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Corporate Profile
The Indus Entrepreneurs

Corporate Profile

Column

Science & Technology

Politics & Policy

By Syed M. Aslam
July 02 - 08, 2001

The influx of immigration to the United States from the Indo-Pakistan sub-continent differed in quality and character than all others that preceded it. By and large, the early emigrants were by and large unskilled workers and labourers drawn by the economic opportunities in the then emerging industrialisation and mass production.

On the other hand, the migration from the sub-continent which gained momentum in the mid sixties consisted highly educated people. The wave comprised highly motivated students the majority of whom belonged to the then newly emerging middle class. These immigrants were well focused on getting the best possible education and career jobs.

By mid seventies, backed by experience gained by reaching the highest levels of their professional carriers as engineers, doctors, scientists, educators and businessmen this particular segment of the immigrants started showing signs of economic acumen and entrepreneurship. The personal successes of these immigrants also played a crucial role to create new companies and industries in the US.

The next generation of these immigrants which has moved out of the universities and is expected to play a much more significant role. As the comparatively recent immigrants to the US, the new generation US citizens with historical relation to the sub-continent, realise that it has immensely benefited from the efforts and hardwork of pioneers. The need for establishing for a common platform for the next generation immigrants, now US citizens, who share mutual respect and meritocracy as their core values.

The Indus Entrepreneurs (TIE) is a manifestation of desires of these immigrants. TIE, with its headquarters in Northern California, calls itself a high-minded organisation of entreprising individuals from Indus Valley Pakistan, India, Bangladesh, Sri Lanka and Nepal. TIE came into existence in the late 1992 when a handful of Silicon Valley executives of Indus origin got together and thought of frequently bringing high achievers from the region for the purpose of networking and monitoring. By 1994, TIE became a formal organisation of charter-members and members. It is an organisation chartered by entrepreneurs, corporate executives and senior professionals whose specific goal is to benefit all entrepreneurs, would-be entrepreneurs and professionals. This global non-profit network of entrepreneurs and professionals is dedicated to the advancement of entrepreneurship.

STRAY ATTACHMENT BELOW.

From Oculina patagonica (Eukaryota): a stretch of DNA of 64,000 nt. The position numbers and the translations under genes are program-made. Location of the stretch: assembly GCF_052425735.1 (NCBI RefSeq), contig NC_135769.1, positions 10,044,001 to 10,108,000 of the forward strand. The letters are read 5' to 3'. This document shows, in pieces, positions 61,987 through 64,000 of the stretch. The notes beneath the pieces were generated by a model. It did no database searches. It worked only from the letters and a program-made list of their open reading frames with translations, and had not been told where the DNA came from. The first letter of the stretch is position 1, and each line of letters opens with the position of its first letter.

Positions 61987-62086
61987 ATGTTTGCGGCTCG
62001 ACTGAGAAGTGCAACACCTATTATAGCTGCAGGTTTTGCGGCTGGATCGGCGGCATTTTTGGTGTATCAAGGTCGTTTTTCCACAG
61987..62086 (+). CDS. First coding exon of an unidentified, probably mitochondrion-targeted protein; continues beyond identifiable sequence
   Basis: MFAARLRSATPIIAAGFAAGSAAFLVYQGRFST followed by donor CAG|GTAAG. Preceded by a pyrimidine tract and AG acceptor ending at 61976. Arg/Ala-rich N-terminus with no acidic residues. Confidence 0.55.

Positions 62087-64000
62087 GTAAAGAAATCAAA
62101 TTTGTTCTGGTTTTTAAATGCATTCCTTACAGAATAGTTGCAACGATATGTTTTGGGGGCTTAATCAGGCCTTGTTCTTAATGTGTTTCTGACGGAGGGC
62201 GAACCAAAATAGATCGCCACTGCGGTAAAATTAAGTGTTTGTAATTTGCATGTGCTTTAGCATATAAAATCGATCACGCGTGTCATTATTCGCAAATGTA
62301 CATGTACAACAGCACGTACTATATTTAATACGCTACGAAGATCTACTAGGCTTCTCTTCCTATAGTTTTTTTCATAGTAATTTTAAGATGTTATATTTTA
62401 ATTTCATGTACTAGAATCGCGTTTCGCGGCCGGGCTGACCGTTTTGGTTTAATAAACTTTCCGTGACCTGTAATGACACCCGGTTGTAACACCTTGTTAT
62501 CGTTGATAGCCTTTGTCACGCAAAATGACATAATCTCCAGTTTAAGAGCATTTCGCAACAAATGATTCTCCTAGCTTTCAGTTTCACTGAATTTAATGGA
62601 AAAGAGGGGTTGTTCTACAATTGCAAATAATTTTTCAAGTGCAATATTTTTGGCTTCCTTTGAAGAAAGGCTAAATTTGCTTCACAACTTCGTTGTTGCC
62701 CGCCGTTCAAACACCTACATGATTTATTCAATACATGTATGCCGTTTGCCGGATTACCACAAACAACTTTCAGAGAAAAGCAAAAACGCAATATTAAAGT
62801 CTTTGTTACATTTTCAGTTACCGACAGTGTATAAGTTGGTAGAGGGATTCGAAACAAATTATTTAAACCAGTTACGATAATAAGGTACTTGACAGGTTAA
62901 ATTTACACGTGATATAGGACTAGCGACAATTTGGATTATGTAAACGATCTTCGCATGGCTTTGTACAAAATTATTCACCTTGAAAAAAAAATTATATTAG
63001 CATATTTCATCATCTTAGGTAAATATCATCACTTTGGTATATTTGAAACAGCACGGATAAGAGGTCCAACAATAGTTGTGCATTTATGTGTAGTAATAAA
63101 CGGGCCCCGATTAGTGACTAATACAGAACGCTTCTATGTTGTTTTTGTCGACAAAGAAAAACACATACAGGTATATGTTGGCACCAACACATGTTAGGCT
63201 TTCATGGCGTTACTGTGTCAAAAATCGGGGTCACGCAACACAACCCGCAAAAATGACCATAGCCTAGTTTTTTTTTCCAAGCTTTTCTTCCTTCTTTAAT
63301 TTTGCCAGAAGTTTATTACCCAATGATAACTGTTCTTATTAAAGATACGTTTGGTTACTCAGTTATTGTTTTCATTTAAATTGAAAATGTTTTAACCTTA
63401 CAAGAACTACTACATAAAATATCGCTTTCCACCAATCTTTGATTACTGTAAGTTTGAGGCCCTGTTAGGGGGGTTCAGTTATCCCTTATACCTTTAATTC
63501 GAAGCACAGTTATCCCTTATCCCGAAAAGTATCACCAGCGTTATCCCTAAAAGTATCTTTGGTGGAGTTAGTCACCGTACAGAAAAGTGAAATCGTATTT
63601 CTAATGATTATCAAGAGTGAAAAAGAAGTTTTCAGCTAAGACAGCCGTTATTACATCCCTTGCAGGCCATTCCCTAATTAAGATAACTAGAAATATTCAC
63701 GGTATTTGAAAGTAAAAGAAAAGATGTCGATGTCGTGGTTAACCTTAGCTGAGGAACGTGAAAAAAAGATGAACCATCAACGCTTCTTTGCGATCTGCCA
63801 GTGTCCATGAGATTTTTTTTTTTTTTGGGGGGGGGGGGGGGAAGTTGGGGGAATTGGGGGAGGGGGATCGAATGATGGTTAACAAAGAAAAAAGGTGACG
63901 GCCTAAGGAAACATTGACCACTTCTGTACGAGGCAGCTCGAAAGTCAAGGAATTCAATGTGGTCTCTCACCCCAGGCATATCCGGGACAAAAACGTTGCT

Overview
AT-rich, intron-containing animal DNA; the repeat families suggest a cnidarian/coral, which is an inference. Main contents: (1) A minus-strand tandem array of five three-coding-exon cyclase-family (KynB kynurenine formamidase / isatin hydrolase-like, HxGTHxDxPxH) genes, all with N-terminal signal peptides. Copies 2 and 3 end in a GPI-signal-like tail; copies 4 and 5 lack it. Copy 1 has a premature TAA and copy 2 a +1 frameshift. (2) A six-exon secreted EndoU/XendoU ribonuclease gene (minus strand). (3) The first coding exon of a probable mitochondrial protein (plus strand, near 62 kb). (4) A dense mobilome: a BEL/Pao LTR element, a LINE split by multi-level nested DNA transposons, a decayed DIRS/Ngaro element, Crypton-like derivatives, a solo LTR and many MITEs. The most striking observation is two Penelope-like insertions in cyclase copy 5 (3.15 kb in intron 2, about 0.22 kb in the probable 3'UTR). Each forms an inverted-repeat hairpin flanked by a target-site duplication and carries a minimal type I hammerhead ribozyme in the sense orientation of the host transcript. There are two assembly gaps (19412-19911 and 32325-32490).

TIE has explicitly established three objectives. Number one, to encourage, support and nurture entrepreneurship by, inter alia, providing educational, networking and monitoring assistance to existing and potential entrepreneurs and professionals. Number two, to build business and network bridges between enterprises, entrepreneurs, professionals and individuals. And lastly, to bring together members, venture capitalists, Angel Investors and others fostering a better appreciation of each others' needs and delivering highest quality services to the members.

What distinguishes TIE is its philosophy of nurturing entrepreneurship among people of Indus origin across the world. TIE has Pakistani participation from almost its beginning and has a Karachi Chapter, the president of which is the president of Habib Bank, Zakir Mahmood. The Karachi Chapter was launched in February this year and it has another in Lahore. TIE has already launched five chapters in India. It has chapters in major cities of the US, Canada and UK.

Like elsewhere, TIE's goal in Pakistan is focused on wealth creation and entrepreneurship in short it is about prospering. TIE is not about investing but rather about mentioning, fostering and educating entrepreneurs. While investments do take place at TIE but are not TIE activities and rather individual activities. TIE has over $ 100 billion in wealth creation to its name.

One of TIE's founder is Kanwal Rekhi, a Silicon Valley pioneer. He was the founder of Excelan, a computer networking company in 1982, which went public on the NASDAQ in 1987 and merged with Novell in 1989. Safi Qureshy, another founding member, is the former CEO and chairman emeritus of AST Research Inc, a personal computer manufacturer. He was a member of former US President Clinton's Export Council and was recognised as the top 25 executives by Computer Reseller News and Portable Pioneer by PC Laptop Magazine. These are just the two of many co-founders of TIE and the credentials of the others are as impressive.

Charter membership of TIE is by invitation only and to successful entrepreneurs and senior executives. The annual fee is $ 1,500 or Rs 75,000 for those in the Indus region. The regular membership is open to budding entrepreneurs who are looking for mentors, advisors, knowledge and experience. The annual membership fee is $ 100 or Rs 3,000 and one time enrollment of the same amount.